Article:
I requesting to customer about get FPGA single tone.

    About RF to DC output graph, I apologize less information.

     ・Yellow: +5dB, Gray: 0dB, Orange: -5dB, Blue: -10dB

    ・Vertical axis is gain (dB).

    ・"DAC gain" is setting gain of four above lines.

    ・Yes, customer's expect is flat line, and prove the reason of non-flat line.

    Best regards,

    Satoshi

  • Hi Satoshi-san,

    Please also help with the following:

    "DAC gain" is setting gain of four above lines.

    Please ask the customer to specify the exact register settings used to adjust the DAC gain. This is needed to understand the reason for non-flat line. Thank you.

  • Hi Kang

    I understood, I'll feedback to you if there update the single tone and register setting.

    About your advice below, please let me know about detailed about flat line and any other condition.

    -----------------------------------

    The FPGA single tone should have varying power level, and check the DAC output. The gain of the DAC should stay flat.

    I.e. Pin vs. Pout should be a linear line with slope of 1dB/1dB. 

    i.e. Gain vs. Pin should be flat line with a constant gain.

    -----------------------------------

    Best regards,

    Satoshi

  • Hello Kang,

    I'm an AFAE working with Mr. Satoshi.

    DAC gain is adjusted as follows:

    #1 DAC gain -5dB

    adr:0x0032 -> 0x823F

    #2 DAC gain -10dB

    adr:0x0032 -> 0x8400

    #3 DAC gain +3dB

    adr:0x0032 -> 0x85A6.

    One more thing, could you please elaborate on your comment?

    Based on what I am seeing, the customer reports that the gain is varying on the DAC side. However, all the data has the overall RF input to the DAC. If there are gain variations in the RF chain, the DAC will be impacted.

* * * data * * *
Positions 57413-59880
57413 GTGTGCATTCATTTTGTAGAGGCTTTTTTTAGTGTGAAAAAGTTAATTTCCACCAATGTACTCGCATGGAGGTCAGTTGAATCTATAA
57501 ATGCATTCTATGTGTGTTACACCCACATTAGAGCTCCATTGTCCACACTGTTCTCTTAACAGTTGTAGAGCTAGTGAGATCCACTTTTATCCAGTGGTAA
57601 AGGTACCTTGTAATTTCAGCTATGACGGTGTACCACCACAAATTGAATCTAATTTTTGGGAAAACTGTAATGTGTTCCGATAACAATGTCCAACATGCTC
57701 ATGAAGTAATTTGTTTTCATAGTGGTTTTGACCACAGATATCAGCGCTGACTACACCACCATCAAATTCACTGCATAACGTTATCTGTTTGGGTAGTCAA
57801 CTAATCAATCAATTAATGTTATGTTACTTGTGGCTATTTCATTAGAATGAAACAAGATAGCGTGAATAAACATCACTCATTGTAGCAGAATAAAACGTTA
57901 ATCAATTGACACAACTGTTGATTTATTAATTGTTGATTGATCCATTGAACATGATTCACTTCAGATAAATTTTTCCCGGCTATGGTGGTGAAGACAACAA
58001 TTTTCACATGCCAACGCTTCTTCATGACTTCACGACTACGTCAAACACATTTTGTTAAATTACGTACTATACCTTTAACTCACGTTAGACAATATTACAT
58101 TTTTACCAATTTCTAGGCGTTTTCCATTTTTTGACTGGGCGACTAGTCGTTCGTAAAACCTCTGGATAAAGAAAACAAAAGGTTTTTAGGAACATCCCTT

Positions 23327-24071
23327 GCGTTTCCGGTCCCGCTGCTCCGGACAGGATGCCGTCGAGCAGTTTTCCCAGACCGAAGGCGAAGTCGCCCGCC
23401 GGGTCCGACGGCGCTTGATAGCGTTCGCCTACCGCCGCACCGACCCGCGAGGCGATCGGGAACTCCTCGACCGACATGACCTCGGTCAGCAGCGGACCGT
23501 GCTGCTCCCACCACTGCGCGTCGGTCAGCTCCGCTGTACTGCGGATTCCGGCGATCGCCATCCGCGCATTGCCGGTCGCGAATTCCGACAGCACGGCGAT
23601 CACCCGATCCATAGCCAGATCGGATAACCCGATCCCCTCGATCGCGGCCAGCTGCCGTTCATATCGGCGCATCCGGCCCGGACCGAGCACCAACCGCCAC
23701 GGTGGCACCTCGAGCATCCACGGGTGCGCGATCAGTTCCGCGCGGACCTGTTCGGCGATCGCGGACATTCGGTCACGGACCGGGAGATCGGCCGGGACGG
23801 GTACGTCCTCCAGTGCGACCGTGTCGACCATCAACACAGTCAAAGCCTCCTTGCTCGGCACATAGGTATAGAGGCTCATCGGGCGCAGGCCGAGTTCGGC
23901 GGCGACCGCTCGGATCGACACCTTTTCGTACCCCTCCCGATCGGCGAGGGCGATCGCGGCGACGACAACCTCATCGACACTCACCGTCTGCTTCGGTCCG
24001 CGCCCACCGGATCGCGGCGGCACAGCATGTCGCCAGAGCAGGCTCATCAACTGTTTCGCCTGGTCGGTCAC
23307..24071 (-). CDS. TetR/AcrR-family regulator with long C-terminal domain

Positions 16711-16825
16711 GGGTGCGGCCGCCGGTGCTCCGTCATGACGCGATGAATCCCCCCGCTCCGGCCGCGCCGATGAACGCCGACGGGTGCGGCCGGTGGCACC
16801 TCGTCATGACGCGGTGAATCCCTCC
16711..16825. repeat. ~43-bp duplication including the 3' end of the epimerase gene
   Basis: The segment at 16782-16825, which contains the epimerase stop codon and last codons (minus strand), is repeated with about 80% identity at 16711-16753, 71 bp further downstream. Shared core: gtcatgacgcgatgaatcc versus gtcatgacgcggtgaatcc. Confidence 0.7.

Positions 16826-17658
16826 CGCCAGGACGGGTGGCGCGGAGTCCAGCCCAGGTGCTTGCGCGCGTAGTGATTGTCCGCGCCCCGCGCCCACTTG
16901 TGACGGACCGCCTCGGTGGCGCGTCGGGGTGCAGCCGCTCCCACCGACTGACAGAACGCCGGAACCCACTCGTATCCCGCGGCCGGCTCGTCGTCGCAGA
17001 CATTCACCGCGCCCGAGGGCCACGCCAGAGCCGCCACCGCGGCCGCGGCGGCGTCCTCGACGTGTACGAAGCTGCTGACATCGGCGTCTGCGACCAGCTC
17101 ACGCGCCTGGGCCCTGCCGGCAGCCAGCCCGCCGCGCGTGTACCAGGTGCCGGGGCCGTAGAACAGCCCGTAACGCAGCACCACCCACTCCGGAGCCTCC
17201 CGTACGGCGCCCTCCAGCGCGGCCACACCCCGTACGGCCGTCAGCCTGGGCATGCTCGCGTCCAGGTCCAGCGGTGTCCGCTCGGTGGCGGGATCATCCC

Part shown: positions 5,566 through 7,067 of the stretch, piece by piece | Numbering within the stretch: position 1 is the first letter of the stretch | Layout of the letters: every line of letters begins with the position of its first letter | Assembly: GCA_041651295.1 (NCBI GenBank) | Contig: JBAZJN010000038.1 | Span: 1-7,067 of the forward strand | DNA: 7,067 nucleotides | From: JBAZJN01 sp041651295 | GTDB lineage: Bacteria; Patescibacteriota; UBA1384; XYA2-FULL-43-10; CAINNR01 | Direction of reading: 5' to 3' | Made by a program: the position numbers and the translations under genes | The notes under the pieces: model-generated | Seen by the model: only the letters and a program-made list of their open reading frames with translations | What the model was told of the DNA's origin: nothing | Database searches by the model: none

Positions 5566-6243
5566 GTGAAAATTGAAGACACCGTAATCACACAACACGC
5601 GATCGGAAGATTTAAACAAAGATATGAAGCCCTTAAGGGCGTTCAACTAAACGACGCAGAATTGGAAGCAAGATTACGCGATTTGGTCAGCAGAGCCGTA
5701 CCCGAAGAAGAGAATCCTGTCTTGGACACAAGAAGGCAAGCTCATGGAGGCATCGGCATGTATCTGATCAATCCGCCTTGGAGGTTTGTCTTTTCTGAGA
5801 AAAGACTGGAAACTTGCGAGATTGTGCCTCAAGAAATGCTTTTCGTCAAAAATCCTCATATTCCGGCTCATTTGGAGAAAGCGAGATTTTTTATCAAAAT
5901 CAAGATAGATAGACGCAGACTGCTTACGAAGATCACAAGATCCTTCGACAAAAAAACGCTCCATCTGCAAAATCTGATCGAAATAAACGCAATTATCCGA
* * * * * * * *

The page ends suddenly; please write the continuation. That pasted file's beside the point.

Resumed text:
Do you mean the RF goes into the DAC input over the air? If so, it sounds like the other RF portion on the board should stop or evaluation should be done on the separate board. What do you think?

    And also, my customer requests to reproduce the DAC gain effect on TI EVM. Could you please support? 

    Regards,

    Itoh 

  • Itoh-san

    DAC gain is adjusted as follows:

    #1 DAC gain -5dB

    adr:0x0032 -> 0x823F

    #2 DAC gain -10dB

    adr:0x0032 -> 0x8400

    #3 DAC gain +3dB

    adr:0x0032 -> 0x85A6.

    Thank you. This helps.

    One more thing, could you please elaborate on your comment?

    Based on what I am seeing, the customer reports that the gain is varying on the DAC side. However, all the data has the overall RF input to the DAC. If there are gain variations in the RF chain, the DAC will be impacted.

    Do you mean the RF goes into the DAC input over the air? If so, it sounds like the other RF portion on the board should stop or evaluation should be done on the separate board. What do you think?

    I mean the customer should send only patterns from FPGA to DAC. Not include the input amplifier + ADC. Please evaluate only the FPGA + DAC to avoid additional variables

    And also, my customer requests to reproduce the DAC gain effect on TI EVM. Could you please support? 

    will show example measurements.

  • Itoh-san,

    one test that I will do is to utilize the DAC's input constant value (to replace JESD204 data) with ranges from -32k to 32k. With the DAC's NCO enabled, the customer will observe a CW tone. To do so, do the following:

    1. set the DAC gain to -5dB, as a starting point

    2. enable SPIDAC ENABLE with register 0x2F = 0x01 (depending on the DAC slice)

    3. program SPIDAC in register 0x30. Full-scale = 0x3FFF (note, -3dBFS). Since both I and Q are now DC with 0x3FFF, the CW NCO mixer will be at 0dBFS output. (note: sinwT + coswT = sqrt(2)*sin(WT + 45degree). You will see full-scale output at the output of the NCO 

    4. note the output power. You should see 3dBm at the DAC output (with loss of cable compensated)

    5. back off the SPIDAC in register 0x30 by 1dB (i.e. 0x3909). You should now observe 2dBm at DAC output

    6. plot Pin (SPIDAC) vs. Pout. in steps

    7. repeat again for DACGAIN = 3dB. You will note that the maximum input of SPIDAC should be 0x2d4e due to the additional gain in the signal chain. You cannot exceed the value

  • Hi Kang-san,

    OK, I'll ask my customer to do additional test as you suggested.

    I shared you the FPGA single tone result offline, so please check.

     The results didn't change, so could you please tell me the background why you requested single tone?